Seafood | World Antibiotic Awareness Week |Day #3
On Day 3 of World Antibiotic Awareness Week we are looking at the seafood industry and their use for antibiotics. Several different types of veterinary drugs are used within seafood cultivation to reduce mortality and improve production.
Aquaculture is one of the fastest growing agricultural industries in the world, with an 8.4% increase in production year on year which dates back to 1970. Over half of the worlds fish are being produced by this type of farming and with this comes issues. Due to increasing pressures to create greater quantities of products for the industry it is now becoming more common for antibiotics to be used as more diseases infect the waters in which the fish are grown.
Hygienic shortcomings in fish raising methods like aquaculture have caused problems. This is caused by increased fish population, crowding of farming sites, shortage of sanitary barriers and the lack of ability to isolate infected animals.
Due to these shortcomings, antibiotics are being used to treat animals which may not experience illness or are already treated. The treatment of these fish is done through methods including bathing, injection and oral treatments.
In order to protect human health, regulatory authorities including those at the EU have established restrictions and blanket bans of antibiotics in the aquaculture industry. Maximum Residue Limits (MRL) have been established for antibiotic residues in fish, this is created to help stop products from entering the food chain. Proliferation of antibiotic resistant bacteria is fueled by the over usage of antibiotics in settings such as aquaculture.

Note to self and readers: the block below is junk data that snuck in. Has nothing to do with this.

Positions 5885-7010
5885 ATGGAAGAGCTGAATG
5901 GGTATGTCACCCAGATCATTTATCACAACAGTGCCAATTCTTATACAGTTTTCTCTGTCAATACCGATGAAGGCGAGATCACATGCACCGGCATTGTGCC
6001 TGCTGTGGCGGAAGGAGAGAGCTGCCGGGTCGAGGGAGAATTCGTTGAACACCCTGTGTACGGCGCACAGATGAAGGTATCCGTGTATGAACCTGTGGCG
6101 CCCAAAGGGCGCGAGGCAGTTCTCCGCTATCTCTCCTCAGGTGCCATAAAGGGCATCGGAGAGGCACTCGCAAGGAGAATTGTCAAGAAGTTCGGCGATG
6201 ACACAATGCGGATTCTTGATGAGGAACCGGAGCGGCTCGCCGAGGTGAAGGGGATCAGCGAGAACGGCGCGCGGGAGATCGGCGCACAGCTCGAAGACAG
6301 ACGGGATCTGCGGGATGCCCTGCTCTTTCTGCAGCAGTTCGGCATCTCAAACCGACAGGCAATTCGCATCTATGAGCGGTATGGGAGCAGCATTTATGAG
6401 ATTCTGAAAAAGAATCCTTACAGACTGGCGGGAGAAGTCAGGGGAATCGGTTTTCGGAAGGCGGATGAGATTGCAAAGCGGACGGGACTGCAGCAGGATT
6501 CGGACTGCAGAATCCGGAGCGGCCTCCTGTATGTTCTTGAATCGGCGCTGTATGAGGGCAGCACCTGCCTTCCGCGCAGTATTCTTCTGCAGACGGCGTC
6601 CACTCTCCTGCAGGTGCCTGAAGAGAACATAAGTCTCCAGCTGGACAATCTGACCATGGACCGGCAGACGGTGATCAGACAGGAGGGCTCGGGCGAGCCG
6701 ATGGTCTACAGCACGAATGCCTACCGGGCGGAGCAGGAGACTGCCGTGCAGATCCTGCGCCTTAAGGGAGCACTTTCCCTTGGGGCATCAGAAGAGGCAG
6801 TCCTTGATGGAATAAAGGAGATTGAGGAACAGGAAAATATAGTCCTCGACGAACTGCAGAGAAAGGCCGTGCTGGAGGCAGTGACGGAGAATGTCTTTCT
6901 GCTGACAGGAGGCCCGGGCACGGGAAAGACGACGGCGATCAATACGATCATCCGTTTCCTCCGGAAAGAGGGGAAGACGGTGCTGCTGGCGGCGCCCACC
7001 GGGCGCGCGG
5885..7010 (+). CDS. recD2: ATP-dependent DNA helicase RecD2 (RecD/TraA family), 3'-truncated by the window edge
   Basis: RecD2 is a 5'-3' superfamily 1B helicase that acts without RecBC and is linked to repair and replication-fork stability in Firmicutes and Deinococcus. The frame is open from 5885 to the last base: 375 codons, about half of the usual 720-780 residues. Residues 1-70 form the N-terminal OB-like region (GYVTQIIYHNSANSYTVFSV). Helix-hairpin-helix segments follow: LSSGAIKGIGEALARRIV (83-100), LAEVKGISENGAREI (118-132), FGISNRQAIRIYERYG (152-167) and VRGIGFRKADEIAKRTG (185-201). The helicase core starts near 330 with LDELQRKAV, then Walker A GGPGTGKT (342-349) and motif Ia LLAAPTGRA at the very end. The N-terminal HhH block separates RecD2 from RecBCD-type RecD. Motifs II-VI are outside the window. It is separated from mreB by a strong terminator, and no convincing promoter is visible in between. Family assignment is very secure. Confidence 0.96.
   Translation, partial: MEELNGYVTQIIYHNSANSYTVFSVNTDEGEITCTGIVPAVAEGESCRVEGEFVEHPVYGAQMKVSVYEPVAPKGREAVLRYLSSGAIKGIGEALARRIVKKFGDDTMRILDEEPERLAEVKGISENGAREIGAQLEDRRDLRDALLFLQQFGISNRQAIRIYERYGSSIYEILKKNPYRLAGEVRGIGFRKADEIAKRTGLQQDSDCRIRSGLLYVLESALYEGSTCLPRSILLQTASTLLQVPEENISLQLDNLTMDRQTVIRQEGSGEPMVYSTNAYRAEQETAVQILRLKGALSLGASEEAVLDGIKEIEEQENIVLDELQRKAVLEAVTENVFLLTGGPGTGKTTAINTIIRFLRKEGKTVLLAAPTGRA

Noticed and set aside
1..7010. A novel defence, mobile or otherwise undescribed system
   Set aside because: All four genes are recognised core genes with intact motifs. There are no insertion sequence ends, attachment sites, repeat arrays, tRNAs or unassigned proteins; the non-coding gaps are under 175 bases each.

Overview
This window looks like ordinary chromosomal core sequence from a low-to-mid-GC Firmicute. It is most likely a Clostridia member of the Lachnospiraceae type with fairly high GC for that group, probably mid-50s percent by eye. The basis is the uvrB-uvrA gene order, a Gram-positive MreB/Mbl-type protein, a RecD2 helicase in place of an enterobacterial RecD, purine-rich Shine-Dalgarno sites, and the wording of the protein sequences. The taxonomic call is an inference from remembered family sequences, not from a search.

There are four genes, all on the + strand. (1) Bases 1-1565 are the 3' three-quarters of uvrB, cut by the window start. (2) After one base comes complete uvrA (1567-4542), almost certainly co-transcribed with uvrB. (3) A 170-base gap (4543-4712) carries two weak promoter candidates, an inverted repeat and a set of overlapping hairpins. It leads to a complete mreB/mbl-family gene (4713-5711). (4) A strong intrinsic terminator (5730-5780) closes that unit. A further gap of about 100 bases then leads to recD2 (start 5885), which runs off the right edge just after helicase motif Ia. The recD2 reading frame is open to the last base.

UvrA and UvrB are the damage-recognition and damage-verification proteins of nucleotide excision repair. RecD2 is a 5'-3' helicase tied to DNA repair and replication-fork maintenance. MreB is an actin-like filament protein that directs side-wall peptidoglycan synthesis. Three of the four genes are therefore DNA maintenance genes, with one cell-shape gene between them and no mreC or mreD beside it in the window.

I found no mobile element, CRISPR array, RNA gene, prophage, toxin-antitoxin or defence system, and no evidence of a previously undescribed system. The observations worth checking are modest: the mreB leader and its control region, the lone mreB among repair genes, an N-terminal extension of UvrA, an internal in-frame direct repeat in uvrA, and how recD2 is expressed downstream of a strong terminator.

In addition, the regularly used pond disinfectant malachite green is not banned globally, despite not being registered for use in food producing animals in the European Union (EU) and United States. These antibiotic residues may pass through to the fish tissue that is destined for the food chain.
Some of the most widely used antibiotics within aquaculture include: Chloramphenicol, Fluoroquinolones, Nitrofurans and Quinolones.
To combat the influx of issues with aquaculture and the use of antibiotics, Randox Food have developed an array of screening solutions for the detection of antibiotics in seafood. The Evidence Investigator is a semi-automated, bench top analyser which uses the patented Biochip Array Technology to provide the worlds most reliable, repeatable and economical testing method. Capable of monitoring up to 45 residues from a single sample including chloramphenicol, quinolones and many more.
Randox Food have also created a comprehensive array of ELISA kits available for the detection of antibiotics in tissue.
For more information on our seafood screening methods such please visit: https://www.randoxfood.com/meat-and-seafood-analysis/ or alternatively contact us via email: firstname.lastname@example.org
For more information on World Antibiotic Awareness Week 2019 please visit: https://www.who.int/news-room/events/detail/2019/11/18/default-calendar/world-antibiotic-awareness-week-2019